However, if the outcome of the unit root test is tha the seasonality is stochastic, What is next (considering that you reply to a comment in this post that regarding to the availability of codes for cointegration "Nothing comes to mind - sorry")?
Reynaldo - your interpretation. My earlier remarks are specifically in reference to code for MONTHLY cointgegration. In the case of seasonal cointegration at the quarterly level you don;t need any special "code" the steps are straightforward and can easily be implemented with regular data transformations in EViews, Gretl, Stata, R, etc. See my comments and references towards the end of the above post.Delete
I should have said "You interpretation is correct". Sorry. DGDelete
I have a HEGY quarterly test where the null of a unit root cannot be rejected at the zero frequency, but the joint test null for all frequencies is rejected.ReplyDelete
In their book Ghysels and Osborn (2001) caution against using the individual frequency results as a substitute for the joint overall test due to the effect of the individual test will have on the significance of the implied joint test.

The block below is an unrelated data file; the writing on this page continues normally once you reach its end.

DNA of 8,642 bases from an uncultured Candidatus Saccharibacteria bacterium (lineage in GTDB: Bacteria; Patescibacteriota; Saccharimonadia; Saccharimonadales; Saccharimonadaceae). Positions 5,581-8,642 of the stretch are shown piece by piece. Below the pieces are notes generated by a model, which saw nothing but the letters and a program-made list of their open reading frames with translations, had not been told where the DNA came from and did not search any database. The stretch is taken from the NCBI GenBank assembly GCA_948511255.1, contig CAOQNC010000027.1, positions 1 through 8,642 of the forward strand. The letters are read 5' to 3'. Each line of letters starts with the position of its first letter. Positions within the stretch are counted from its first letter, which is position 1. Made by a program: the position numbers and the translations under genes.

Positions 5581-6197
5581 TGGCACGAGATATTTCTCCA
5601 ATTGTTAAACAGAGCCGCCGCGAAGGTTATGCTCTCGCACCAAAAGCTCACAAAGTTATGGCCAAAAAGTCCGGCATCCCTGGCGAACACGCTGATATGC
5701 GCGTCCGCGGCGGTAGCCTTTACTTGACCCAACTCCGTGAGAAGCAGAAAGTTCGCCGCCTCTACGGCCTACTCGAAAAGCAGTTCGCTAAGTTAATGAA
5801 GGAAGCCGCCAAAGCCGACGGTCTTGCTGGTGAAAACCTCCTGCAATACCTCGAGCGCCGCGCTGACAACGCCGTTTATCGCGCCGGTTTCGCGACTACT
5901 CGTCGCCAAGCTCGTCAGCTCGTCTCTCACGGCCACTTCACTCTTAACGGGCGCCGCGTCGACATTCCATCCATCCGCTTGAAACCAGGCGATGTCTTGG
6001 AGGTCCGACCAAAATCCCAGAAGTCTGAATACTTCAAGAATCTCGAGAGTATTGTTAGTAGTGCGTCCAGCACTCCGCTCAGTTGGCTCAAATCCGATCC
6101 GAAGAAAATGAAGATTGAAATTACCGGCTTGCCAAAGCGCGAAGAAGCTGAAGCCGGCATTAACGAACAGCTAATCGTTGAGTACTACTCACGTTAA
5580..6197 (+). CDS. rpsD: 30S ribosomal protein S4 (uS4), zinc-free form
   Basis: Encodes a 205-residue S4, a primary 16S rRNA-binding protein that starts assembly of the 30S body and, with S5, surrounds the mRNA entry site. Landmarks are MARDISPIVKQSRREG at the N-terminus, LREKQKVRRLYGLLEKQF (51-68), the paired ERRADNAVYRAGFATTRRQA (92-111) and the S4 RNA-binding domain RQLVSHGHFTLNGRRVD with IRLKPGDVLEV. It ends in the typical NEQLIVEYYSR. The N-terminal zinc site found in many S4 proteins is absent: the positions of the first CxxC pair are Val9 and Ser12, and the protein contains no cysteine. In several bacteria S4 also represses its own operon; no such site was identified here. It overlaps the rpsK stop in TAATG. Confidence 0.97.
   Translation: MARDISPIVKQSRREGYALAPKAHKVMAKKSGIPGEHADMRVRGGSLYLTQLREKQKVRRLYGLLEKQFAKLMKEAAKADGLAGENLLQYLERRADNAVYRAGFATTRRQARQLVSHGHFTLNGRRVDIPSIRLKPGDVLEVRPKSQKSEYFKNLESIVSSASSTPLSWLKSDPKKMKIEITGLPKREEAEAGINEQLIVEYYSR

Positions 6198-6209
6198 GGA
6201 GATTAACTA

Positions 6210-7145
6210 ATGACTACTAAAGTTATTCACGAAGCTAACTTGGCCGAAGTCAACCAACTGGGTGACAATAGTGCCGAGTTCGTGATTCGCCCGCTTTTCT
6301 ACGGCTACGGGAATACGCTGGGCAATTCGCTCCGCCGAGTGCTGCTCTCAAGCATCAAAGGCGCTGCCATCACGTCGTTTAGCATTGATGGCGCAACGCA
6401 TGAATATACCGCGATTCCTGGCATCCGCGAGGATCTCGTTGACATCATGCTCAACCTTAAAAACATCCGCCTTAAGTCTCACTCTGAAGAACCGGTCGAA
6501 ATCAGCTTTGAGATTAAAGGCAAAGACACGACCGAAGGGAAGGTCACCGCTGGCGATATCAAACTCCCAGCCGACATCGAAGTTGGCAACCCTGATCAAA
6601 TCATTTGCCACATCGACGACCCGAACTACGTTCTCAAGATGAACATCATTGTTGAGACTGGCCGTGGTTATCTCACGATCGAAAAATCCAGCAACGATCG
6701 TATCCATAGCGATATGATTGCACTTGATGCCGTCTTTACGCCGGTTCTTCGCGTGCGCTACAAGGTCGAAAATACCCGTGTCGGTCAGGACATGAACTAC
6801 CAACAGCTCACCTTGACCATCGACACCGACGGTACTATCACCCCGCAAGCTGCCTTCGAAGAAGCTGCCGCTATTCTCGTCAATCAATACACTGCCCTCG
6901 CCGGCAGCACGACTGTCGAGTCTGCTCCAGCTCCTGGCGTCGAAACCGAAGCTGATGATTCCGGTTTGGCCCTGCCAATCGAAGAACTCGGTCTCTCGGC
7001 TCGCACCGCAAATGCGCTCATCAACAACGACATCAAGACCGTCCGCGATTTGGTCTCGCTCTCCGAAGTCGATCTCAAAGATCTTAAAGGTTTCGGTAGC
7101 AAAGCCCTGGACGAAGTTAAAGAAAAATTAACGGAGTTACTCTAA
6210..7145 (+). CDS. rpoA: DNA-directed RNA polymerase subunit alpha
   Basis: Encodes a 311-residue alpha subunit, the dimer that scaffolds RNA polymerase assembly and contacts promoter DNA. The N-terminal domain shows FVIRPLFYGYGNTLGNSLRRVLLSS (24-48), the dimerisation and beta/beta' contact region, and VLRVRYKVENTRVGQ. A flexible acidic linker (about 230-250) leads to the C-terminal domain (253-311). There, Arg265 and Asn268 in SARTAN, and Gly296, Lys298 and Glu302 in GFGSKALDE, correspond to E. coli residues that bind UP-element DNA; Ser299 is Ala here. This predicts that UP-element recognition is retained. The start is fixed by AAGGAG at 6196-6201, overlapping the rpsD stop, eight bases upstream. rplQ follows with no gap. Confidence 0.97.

However, the authors also state that "Thus, the overall F test of the SI(1) null hypothesis cannot, strictly speaking, be interpreted as testing seasonal integration against the alternative hypothesis of stationarity of the process."
This leaves me uncertain at to whether I should treat the series as non-stationary due to the zero frequency result or as stationary due to the all frequency result.
Any guidance you can provide will be appreciated.
Mike - first of all the general comment about individual tests and joint tests is correct. And it holds in ANY testing situation - it's the standard "pre-test testing" issue.Delete
Having said that, let's look at what you have found, so far.